For scalp with dandruff

Dandruff, or pityriasis, is a disorder caused by an accelerated cell turnover which goes from taking 4 weeks to just a few days, as a result of which the scalp becomes covered with small whitish scales.

These tiny flakes, dry and pearl-coloured, are
nothing more than the remains of dead cells, the metabolism of which is faster than normal.

Although it is regarded as an anti-aesthetic condition, and not a pathological one, dandruff affects a third of the adult population. Despite various possible explanations regarding the origin of dandruff, it appears that it is caused by insufficient hygiene of the scalp, the use of unsuitable cleansers and also by over aggressive treatments and/or environmental factors such as pollution and dust.

In reality, although some of these elements can effectively contribute to accentuating dandruff, it is most unlikely that they constitute the main cause. In many cases, in fact, the real culprit is a fungus, the Malassezia furfur (also known as Pityrosporum), which lives on the scalp on the majority of people without causing any bother. Problems begin when the colonies become too numerous and, as they feed on the sebum which they break up into irritating fatty acids, they speed up the metabolism of the skin cells.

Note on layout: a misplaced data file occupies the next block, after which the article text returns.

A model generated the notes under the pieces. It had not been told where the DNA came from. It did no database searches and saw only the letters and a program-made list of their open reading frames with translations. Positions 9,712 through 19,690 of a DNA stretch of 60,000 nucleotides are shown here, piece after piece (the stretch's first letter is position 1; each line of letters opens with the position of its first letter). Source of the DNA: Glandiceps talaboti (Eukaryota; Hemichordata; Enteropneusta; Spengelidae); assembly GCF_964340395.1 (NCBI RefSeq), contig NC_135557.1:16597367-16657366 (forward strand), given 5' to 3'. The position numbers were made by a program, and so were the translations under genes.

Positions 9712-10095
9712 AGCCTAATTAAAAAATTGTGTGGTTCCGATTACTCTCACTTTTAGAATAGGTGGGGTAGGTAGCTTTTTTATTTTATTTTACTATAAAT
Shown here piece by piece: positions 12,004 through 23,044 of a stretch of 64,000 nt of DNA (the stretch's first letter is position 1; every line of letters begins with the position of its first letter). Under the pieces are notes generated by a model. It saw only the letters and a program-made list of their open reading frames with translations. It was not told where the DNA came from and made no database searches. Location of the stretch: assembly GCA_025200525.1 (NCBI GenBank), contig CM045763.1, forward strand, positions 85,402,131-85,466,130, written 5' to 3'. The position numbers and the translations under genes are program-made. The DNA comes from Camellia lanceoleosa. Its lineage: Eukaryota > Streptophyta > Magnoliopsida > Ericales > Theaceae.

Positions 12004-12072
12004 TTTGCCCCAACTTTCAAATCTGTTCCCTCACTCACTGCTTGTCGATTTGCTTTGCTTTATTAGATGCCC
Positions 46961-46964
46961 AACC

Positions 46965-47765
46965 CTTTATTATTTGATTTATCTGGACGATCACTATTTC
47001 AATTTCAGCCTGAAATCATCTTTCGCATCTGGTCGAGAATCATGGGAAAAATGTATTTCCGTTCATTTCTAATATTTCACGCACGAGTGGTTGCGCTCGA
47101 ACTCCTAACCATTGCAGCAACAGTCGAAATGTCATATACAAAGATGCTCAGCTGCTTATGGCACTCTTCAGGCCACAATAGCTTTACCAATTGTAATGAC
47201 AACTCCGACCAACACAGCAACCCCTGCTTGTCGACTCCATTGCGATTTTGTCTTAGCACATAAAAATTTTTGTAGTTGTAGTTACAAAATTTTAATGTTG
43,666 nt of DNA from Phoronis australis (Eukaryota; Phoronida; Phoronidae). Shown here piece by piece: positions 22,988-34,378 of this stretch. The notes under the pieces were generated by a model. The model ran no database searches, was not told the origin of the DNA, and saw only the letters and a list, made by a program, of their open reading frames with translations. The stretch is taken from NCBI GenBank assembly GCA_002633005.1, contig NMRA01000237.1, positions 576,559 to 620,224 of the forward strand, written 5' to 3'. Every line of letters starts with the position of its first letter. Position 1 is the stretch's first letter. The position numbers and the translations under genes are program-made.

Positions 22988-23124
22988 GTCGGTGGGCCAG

Dandruff can be divided into two categories: dry dandruff and oily dandruff.
Dry dandruff appears as dry fine grey scales, which are obviously anti-aesthetic (the classic white mantle on clothes), and is accompanied by itching without there being any particular signs of skin irritation.

Oily dandruff is characterized by scales impregnated with grease which adhere to the scalp. Very often this anti-aesthetic condition is accompanied by itching and redness and can degenerate into actual pathologies such as seborroic dermatitis.

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